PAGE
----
Phalaenopsis pulchra

Family : Orchidaceae

Text © Pietro Puccio


English translation by Mario Beltramini


The species is native to Philippines where it grows in the humid forests close to the water streams, up to about 600 m of altitude.

The generic name is the combination of the Greek substantives “φάλαινα” (phalaina) = butterfly and “ὄψις“ (opsis) = look, with obvious reference; the specific name is the Latin adjective “pulcher, chra, chrum” = beautiful.

Common names: purple orchid (English).

The Phalaenopsis pulchra (Rchb.f.) H.R.Sweet (1968) is an epiphytic species with short stem covered by the imbricate foliar bases and oblong-elliptic fleshy leaves with slightly pointed apex, 12-18 cm long and 5-6 cm broad. Arcuate lateral inflorescences, 10-25 cm long, bearing few fleshy flowers, glossy, of uniform dark magenta colour with yellow spot on the lateral lobes of the labellum, long lasting, about 4 weeks, of 4-5 cm of diameter. Ovate-elliptic sepals with slightly pointed apex, 1,8-2,6 cm long and 1-1,5 cm broad, elliptic to ovate-elliptic petals with more or less pointed apex, 1,6-2,2 cm long and 0,8-1 cm broad. Trilobed labellum, 1,8-2,3 cm long and 1,6-2 cm broad, with oblong erect lateral lobes with truncated apex and flabellate median lobe, fleshy, keeled along the median line and provided of scattered hairs at the centre close to the apex; the column, slightly arcuate, is 0,8-1,2 cm long. It reproduces by seed, in vitro, by micropropagation and at amateurish level through the young plants that easily form on the inflorescence (in slang , “keiki”, meaning in Hawaiian “sons”), that can be removed once a good rooting apparatus is formed.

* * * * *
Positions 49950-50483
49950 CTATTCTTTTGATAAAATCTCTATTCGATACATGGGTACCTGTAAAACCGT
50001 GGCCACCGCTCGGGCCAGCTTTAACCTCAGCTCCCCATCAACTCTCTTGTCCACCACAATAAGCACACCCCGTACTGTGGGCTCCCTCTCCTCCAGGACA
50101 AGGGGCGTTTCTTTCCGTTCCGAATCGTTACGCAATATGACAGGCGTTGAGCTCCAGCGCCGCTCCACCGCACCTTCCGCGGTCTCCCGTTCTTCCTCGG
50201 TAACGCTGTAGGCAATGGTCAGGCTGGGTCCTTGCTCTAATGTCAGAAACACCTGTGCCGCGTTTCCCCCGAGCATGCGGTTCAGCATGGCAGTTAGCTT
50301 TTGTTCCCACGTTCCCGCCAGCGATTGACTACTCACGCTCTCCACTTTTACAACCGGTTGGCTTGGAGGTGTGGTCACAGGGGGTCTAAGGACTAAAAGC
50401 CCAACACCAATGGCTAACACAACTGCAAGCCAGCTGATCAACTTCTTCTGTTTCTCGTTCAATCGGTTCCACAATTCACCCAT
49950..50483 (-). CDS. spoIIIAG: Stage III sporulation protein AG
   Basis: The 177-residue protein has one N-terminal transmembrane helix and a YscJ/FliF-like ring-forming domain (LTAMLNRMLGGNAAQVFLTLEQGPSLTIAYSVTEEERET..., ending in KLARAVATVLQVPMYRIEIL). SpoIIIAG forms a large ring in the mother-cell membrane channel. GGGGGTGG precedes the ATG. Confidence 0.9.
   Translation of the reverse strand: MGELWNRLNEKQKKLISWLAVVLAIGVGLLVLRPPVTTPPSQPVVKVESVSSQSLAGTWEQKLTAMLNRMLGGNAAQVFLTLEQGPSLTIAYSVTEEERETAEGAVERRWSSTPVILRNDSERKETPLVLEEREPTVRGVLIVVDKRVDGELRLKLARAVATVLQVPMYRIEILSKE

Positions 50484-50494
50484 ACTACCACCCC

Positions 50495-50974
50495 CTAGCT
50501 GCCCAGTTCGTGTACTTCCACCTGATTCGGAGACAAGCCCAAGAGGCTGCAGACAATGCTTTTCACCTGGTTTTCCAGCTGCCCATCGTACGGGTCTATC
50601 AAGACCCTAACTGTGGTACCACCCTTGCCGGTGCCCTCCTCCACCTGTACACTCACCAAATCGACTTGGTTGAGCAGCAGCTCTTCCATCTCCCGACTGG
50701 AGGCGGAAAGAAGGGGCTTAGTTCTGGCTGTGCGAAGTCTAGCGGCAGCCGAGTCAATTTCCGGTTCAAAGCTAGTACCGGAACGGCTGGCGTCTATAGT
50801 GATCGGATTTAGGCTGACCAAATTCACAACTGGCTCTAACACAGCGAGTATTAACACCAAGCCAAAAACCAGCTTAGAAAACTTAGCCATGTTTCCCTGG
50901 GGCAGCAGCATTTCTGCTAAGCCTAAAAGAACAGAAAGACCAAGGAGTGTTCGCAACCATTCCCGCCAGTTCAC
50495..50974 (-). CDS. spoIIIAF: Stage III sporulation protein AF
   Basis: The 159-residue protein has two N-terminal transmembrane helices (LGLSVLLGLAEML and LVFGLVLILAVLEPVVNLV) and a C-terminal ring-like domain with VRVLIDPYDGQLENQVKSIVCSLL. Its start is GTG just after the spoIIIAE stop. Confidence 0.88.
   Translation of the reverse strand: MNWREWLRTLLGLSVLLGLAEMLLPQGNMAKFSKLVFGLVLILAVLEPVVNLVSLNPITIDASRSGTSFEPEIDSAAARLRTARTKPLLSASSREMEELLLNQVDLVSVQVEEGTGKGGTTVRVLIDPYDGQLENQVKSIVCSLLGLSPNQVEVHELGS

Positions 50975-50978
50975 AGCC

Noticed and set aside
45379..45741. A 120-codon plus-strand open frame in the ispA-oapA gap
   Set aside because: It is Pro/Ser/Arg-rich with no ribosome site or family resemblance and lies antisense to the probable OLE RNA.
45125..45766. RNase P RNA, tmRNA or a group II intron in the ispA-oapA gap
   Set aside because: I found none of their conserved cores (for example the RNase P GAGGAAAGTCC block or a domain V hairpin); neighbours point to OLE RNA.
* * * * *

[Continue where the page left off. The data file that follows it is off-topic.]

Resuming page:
Phalaenopsis pulchra is a Philippines epiphyte with 12-18 cm leaves and showy flowers, of 4-5 cm of diameter, lasting almost one month © Giuseppe Mazza

Phalaenopsis pulchra is a Philippines epiphyte with 12-18 cm leaves and showy flowers, of 4-5 cm of diameter, lasting almost one month © Giuseppe Mazza

Species with particularly attractive flowers because of the colour and the consistency, requires a luminous exposition, even some hours of direct sun in the morning in winter, intermediate temperatures, 20-32 °C, with lowest night winter values not less than 13 °C and high daily temperature range, high humidity, 75-90%, and constant air movement. The waterings must be regular all over the year, but without stagnations, only slightly more spaced in winter in correspondence of lower temperatures, utilizing rain water, demineralized or by reverse osmosis. Biweekly fertilizations preferably with hydrosoluble balanced products, with microelements, at ¼ the dosage suggested on the package, to be suspended during the winter months. It can be mounted on trunks, pieces of bark, rafts of cork or of roots of arborescent ferns, with sphagnum at the base to maintain the humidity, or cultivated in pots or baskets with draining and aerated compost that may be formed by medium sliced bark fragments and sphagnum with possible addition of inerts; the repottings are to be done by the end of the blooming. With medium temperatures constantly high and low daily temperature range this species tends to produce long stems bearing only keiki, but that, in turn, may bloom on the mother plant; the stems are to be cut only when completely withered.

The species is reported in the appendix II of CITES (species whose trade is internationally ruled).

Synonyms: Phalaenopsis lueddemanniana var. pulchra Rchb.f. (1875); Phalaenopsis lueddemanniana var. purpurea Ames & Quisumb. (1932); Polychilos pulchra (Rchb.f.) Shim (1982).


→ For general notions about ORCHIDACEAE please click here.

→ To appreciate the biodiversity within the family ORCHIDACEAE and find other species, please click here.